Do you think that mining uranium is safe? Radon exposure, heavy metal poisoning, then there are the acids etc that are used. Don't be misled by the people who claim that nuclear is perfectly safe without mentioning accidents such as Church Rock as if someone is lying, why believe anything they say.

                • by raymorris (2726007) on Monday April 28, 2014 @12:19AM (#46856567)

                  Church Rock mine? Are you kidding?

                  Coal mining: 500,000 victims of black lung
                  Hydroelectric: 300,000+ killed
                  Church Rock and all other uranium mining: 0. Maybe a cow.

                  Yeah, the uranium sure as heck looks like the safest option to me.

                  • by dryeo (100693)

                    Residents who waded in the river after the spill went to the hospital complaining of burning feet and were misdiagnosed with heat stroke.[14] Burns acquired by some of those who came into contact with the contaminated water developed serious infections and required amputations.[21] Herds of sheep and cattle died after drinking the contaminated water, and children played in pools of contaminated water.[22][32] The spill contaminated shallow aquifers near the river that residents drank and used to water livestock.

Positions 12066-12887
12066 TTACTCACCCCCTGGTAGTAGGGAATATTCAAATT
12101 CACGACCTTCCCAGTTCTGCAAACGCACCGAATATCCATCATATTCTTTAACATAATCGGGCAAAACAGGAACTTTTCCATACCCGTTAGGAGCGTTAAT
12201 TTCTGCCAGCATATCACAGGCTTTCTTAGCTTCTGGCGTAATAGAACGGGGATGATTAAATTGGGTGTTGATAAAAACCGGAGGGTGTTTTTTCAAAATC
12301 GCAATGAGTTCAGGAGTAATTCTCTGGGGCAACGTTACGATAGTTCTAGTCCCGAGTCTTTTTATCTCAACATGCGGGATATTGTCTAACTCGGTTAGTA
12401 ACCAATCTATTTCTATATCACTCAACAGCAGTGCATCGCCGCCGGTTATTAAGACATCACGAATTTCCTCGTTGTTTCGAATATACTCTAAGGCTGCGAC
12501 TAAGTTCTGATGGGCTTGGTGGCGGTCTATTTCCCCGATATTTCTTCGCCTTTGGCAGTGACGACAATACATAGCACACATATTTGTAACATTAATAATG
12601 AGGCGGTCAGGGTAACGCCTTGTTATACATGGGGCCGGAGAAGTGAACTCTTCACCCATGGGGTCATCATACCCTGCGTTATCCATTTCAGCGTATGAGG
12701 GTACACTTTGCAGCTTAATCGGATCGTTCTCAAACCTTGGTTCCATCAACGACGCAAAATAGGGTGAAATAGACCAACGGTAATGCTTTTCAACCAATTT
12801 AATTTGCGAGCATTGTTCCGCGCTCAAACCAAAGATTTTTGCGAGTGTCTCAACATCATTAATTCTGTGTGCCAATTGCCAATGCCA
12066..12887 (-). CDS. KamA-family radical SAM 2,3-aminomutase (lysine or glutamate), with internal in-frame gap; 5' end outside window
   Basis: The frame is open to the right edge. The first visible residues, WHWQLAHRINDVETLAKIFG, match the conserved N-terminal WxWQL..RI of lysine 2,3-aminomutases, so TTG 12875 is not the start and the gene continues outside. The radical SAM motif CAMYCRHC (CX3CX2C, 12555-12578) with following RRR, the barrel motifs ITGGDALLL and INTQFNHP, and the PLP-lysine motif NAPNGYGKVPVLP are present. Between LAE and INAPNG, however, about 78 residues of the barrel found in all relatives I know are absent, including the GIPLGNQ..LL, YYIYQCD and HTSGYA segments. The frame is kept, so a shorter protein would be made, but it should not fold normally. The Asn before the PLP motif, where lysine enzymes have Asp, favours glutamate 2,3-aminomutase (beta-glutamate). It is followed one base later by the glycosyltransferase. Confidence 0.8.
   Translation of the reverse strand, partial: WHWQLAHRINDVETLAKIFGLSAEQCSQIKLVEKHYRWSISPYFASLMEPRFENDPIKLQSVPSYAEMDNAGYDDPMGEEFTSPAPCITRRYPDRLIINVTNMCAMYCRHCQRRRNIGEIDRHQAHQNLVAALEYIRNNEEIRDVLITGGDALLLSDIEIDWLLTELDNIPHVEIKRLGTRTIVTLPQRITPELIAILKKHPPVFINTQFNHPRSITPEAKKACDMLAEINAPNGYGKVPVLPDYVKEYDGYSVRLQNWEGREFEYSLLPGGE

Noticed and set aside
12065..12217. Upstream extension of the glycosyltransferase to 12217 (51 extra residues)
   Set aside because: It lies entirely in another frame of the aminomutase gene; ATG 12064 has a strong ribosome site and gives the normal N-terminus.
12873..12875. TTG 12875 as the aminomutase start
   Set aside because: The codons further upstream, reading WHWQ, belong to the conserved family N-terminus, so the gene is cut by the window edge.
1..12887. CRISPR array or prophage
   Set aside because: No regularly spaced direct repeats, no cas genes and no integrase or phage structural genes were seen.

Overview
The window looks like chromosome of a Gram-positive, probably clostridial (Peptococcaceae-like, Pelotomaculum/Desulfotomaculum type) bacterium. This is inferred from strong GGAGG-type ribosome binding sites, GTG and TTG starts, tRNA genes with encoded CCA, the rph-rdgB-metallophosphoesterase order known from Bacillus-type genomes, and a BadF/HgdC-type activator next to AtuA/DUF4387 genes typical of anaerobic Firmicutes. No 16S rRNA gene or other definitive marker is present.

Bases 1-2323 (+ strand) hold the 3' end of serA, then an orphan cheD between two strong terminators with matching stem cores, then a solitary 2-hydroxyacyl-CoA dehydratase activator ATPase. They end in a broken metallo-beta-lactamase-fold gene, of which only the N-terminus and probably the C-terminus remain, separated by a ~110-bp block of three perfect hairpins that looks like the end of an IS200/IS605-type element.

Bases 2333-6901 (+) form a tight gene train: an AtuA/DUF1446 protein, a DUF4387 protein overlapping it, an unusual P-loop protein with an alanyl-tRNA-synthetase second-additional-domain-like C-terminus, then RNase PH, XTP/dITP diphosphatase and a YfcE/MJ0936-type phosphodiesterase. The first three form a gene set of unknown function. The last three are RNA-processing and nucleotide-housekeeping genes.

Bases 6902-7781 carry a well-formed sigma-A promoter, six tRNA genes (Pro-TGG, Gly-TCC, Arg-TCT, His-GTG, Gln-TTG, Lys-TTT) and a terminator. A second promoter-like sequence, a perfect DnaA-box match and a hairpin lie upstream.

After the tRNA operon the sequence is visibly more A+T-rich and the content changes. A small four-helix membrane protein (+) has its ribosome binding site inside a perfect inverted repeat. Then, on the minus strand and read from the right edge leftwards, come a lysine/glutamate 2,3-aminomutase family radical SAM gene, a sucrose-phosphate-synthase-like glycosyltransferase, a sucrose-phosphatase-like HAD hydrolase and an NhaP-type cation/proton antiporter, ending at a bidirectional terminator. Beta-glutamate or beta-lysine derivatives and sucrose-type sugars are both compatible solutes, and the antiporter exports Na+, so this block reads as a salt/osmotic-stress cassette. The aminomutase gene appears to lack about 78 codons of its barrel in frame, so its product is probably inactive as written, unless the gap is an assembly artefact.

As long as you bullshit, your points, some of which are good, are going to be ignored.

                  • There are plenty of deaths in uranium mining, you only need to google for it. Ah, well, you mean the australian aboriginees don't count?

                • by thegarbz (1787294)

                  I don't need to be mislead. The data published is in the form of deaths per terra-watt-hours generated. Taking into account mining nuclear is MUCH safer as you can generate a crapload more power from a smaller mining operation.

                  I really hate the one sided propaganda the greenies spout about nuclear mining. In Australia they took a whole brigade of people into the bush and showed them the wonders of nature, then they took them to a uranium mine and said "Nuclear bad mkay!" No one mentioned that you could clos

              • Solar power people are as deluded as the religious zealots they hate so much. Ever looked up what it takes to produce a solar cell? The amount of silver? The mining of the silver is so destructive that solar power is one of the worst forms of energy for the environment. Coals worst of course. Nuclear is almost totally nurtral. The few accidents we've had with it have been on 40yr old 1st generation reactors, all of them. Modern reactors can't fail. We, unfortunately, don't build any of them however. Because people like you drag your misinformed hippy mother earth religion into the frey. I'm sick of it, if solar worked my roof would be covered with solar cells and I'd be getting rich of selling it to all my neighbors. What do I get instead? A $30,000, very ugly roof so I can save $30 a month on my electric bill. It's THAT GOD DAMNED OBVIOUS.